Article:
union of d columns is the boolean sum of these d col-
umns. A matrix is defined as a d -separable matrix if the


unions of at most d columns are different. A matrix is a d-
disjunct matrix iff the union of anyd columns does not
contain any other column. For example, the submatrix H
in Figure 1 is a 2-disjunct matrix. d-disjunct matrices have
a decoding complexity of O(n), which is much lower than
that of d-separable matrices, which is O(nd). We choose to
construct a d-disjunct matrix H instead of a d-separable
matrix considering the computational complexity of
decoding. In this study, we propose efficient non-unique
probes selection algorithms using d-disjunct matrices to
identify the presence of up to d targets in a given sample.
We also consider the error tolerance case where there are
at most k experimental errors. The experimental results
show that the decoding time is much faster than that of
the methods using d-separable matrices while running
time and solution size are comparable.

Results and discussion
The first algorithm
In this section, we study the following problem:

Problem 1: MIN-d-DS (Minimum d-Disjunct Submatrix):
Given m non-unique probe candidates and a m x n probe-
target incidence matrix M, select a minimum set of the
probe candidates such that the h x n submatrix H is d-dis-
junct, where h<_n.

In [12], Du and Hwang have shown that MIN-d-DS is NP-
hard [13] when d= 1. Recently, Thai and Znati have shown
that MIN-d-DS is NP-hard for any fixed d[1114,15]. Due


ti
p1 1

P2 1
P3 0
P4 1
P5 0
P6 0
P7 0
P8 1
P9 1
Plo 1


t3 t4
0 1
0 1
1 1
0 0
1 1
1 0
0 1
1 0
1 0
1 1


Choose
design


Probe-target
incidence matrix M
Figure I
An Example of the 3-steps algorithm


Testing
1111111111110


Selected
submatrix H


I
I
I
I
0
I


Decoding Presence
-or absence
of targets


Outcome
vector V


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to its hardness, we present a heuristic to approximate the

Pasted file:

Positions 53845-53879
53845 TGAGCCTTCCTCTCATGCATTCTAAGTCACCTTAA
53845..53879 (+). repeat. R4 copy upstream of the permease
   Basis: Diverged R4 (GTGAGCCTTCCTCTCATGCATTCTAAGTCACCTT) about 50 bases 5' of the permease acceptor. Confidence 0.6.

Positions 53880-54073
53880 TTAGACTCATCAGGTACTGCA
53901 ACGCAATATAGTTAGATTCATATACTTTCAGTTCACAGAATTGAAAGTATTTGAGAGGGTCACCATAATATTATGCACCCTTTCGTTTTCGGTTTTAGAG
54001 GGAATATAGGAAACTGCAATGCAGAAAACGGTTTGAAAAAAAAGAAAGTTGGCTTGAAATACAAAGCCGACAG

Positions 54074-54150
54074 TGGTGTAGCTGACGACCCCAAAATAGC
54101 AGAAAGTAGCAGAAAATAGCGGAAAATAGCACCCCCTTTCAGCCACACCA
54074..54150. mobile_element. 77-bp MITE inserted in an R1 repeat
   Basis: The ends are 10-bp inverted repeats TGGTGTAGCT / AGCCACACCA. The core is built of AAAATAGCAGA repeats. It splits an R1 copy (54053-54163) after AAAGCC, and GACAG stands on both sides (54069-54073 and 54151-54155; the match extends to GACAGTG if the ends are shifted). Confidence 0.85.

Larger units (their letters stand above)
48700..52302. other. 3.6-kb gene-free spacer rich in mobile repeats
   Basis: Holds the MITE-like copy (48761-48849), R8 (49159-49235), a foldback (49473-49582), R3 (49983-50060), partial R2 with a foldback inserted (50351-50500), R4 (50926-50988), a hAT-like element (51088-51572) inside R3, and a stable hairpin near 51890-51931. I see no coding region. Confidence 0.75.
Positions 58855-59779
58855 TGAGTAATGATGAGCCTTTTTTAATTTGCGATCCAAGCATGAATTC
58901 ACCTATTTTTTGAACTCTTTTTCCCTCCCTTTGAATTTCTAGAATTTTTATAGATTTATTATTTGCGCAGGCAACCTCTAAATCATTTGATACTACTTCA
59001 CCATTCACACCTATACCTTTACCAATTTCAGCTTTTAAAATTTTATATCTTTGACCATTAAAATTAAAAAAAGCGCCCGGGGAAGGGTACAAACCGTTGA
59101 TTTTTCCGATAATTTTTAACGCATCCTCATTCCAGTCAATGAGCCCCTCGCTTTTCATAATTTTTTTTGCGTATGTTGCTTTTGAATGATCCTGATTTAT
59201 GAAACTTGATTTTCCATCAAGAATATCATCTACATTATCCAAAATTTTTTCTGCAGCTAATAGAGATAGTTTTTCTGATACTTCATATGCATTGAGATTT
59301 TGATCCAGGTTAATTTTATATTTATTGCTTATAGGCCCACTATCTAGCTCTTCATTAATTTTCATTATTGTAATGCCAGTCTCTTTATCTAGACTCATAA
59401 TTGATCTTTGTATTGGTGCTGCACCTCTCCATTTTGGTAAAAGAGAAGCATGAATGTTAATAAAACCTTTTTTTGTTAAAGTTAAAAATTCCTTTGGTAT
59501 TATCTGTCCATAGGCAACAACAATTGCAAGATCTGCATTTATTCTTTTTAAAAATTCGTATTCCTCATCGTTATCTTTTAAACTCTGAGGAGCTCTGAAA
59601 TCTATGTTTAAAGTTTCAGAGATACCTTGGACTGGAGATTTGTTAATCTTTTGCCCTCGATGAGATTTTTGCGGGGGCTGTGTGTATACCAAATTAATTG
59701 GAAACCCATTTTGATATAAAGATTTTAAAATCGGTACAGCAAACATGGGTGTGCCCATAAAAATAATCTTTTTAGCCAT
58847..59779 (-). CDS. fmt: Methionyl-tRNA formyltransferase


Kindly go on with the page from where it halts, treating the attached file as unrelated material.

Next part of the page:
minimum set of non-unique probes selected for the MIN-
d-DS problem.

The following is another definition for a d-disjunct matrix:

Definition 1: H is a d-disjunct matrix iff for any (d+1) col-
umns, there exist a row such that an entry at one of those
(d+ 1) columns is 1 and entries at the remaining d columns
are 0.

We assume that a given matrix M does not contain any
isolated columns since we only consider non-unique
probes. The submatrix H certainly does not contain any
isolated columns either. We have the following definition
and lemma:

Definition 2: H is called (d,k)-disjunct if for any column
tj, t must have at least k+1 1-entries not contained in the
union of other d columns.

Lemma 1: Every (d+k)-disjunct matrix without isolated
column is a (d,k)-disjunct matrix. [12]

We propose an ILPEF (an ILP-based algorithm for the
Error Free case) algorithm which consists of two ILP for-
mulations (ILPI and ILP2) to deal with Problem 1.
According to Definition 1, we eliminate those probes that
hybridize to at least n-d+1 targets since they do not con-
tribute to d-disjunctness. Then based on Lemma 1, we use
ILP1 to construct a (1,d- 1)-disjunct matrix which facilitate
the construction of a d-disjunct matrix later. ILP2 is
applied to find violations of d-disjunctness and those vio-
lations are addressed one by one. Finally, the resulting
submatrix H is d-disjunct.

ILPEF Algorithm:

1. eliminate all the probes that hybridize to more than n-
d-1 targets

2. select the minimum number of probes P to construct a
(1, d-1) -disjunct matrix using ILP1

3. while (ILP2 finds target sets R and S which violate d-dis-
junctness)

if there is a probe p that hybridizes to the single column in
S and does not hybridize to any columns in set R

P = P U {p}

else


end if

end while


Our formulation of the ILP1 is based on the following def-
initions. M is an m x n binary matrix with rows represent-
ing a set of non-unique probes p, Vi= 1,...,m and
columns representing a set of targets tj, Vj = 1,..., n. if
probe p, hybridize to target t,; otherwise, Mi=O0. xi is a set
of binary variables with xi=l if probe p, is chosen in the
submatrix H and 0 otherwise. The details of the ILP1 are
as follows.